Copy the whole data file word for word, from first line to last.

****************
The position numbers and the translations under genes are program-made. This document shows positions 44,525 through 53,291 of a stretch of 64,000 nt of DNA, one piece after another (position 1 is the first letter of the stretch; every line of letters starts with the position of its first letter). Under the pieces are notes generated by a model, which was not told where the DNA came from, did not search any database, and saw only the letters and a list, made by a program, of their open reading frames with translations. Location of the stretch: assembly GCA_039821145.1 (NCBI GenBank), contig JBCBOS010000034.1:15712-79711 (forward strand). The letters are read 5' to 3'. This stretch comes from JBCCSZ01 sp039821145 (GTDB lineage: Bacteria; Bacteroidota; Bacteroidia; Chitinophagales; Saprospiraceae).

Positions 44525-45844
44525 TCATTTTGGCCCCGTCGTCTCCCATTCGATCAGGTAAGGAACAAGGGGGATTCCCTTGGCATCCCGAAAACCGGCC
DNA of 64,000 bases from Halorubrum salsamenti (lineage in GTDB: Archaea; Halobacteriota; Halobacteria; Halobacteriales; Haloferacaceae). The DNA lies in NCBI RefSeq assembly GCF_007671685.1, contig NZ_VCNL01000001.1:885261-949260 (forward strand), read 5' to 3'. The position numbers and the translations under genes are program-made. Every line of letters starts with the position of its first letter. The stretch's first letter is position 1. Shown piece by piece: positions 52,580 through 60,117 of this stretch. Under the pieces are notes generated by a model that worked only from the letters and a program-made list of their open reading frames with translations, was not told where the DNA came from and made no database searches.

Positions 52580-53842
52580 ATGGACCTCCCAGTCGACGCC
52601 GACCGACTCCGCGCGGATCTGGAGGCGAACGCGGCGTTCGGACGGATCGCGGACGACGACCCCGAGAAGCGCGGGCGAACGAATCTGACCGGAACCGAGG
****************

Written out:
The position numbers and the translations under genes are program-made. This document shows positions 44,525 through 53,291 of a stretch of 64,000 nt of DNA, one piece after another (position 1 is the first letter of the stretch; every line of letters starts with the position of its first letter). Under the pieces are notes generated by a model, which was not told where the DNA came from, did not search any database, and saw only the letters and a list, made by a program, of their open reading frames with translations. Location of the stretch: assembly GCA_039821145.1 (NCBI GenBank), contig JBCBOS010000034.1:15712-79711 (forward strand). The letters are read 5' to 3'. This stretch comes from JBCCSZ01 sp039821145 (GTDB lineage: Bacteria; Bacteroidota; Bacteroidia; Chitinophagales; Saprospiraceae).

Positions 44525-45844
44525 TCATTTTGGCCCCGTCGTCTCCCATTCGATCAGGTAAGGAACAAGGGGGATTCCCTTGGCATCCCGAAAACCGGCC
DNA of 64,000 bases from Halorubrum salsamenti (lineage in GTDB: Archaea; Halobacteriota; Halobacteria; Halobacteriales; Haloferacaceae). The DNA lies in NCBI RefSeq assembly GCF_007671685.1, contig NZ_VCNL01000001.1:885261-949260 (forward strand), read 5' to 3'. The position numbers and the translations under genes are program-made. Every line of letters starts with the position of its first letter. The stretch's first letter is position 1. Shown piece by piece: positions 52,580 through 60,117 of this stretch. Under the pieces are notes generated by a model that worked only from the letters and a program-made list of their open reading frames with translations, was not told where the DNA came from and made no database searches.

Positions 52580-53842
52580 ATGGACCTCCCAGTCGACGCC
52601 GACCGACTCCGCGCGGATCTGGAGGCGAACGCGGCGTTCGGACGGATCGCGGACGACGACCCCGAGAAGCGCGGGCGAACGAATCTGACCGGAACCGAGG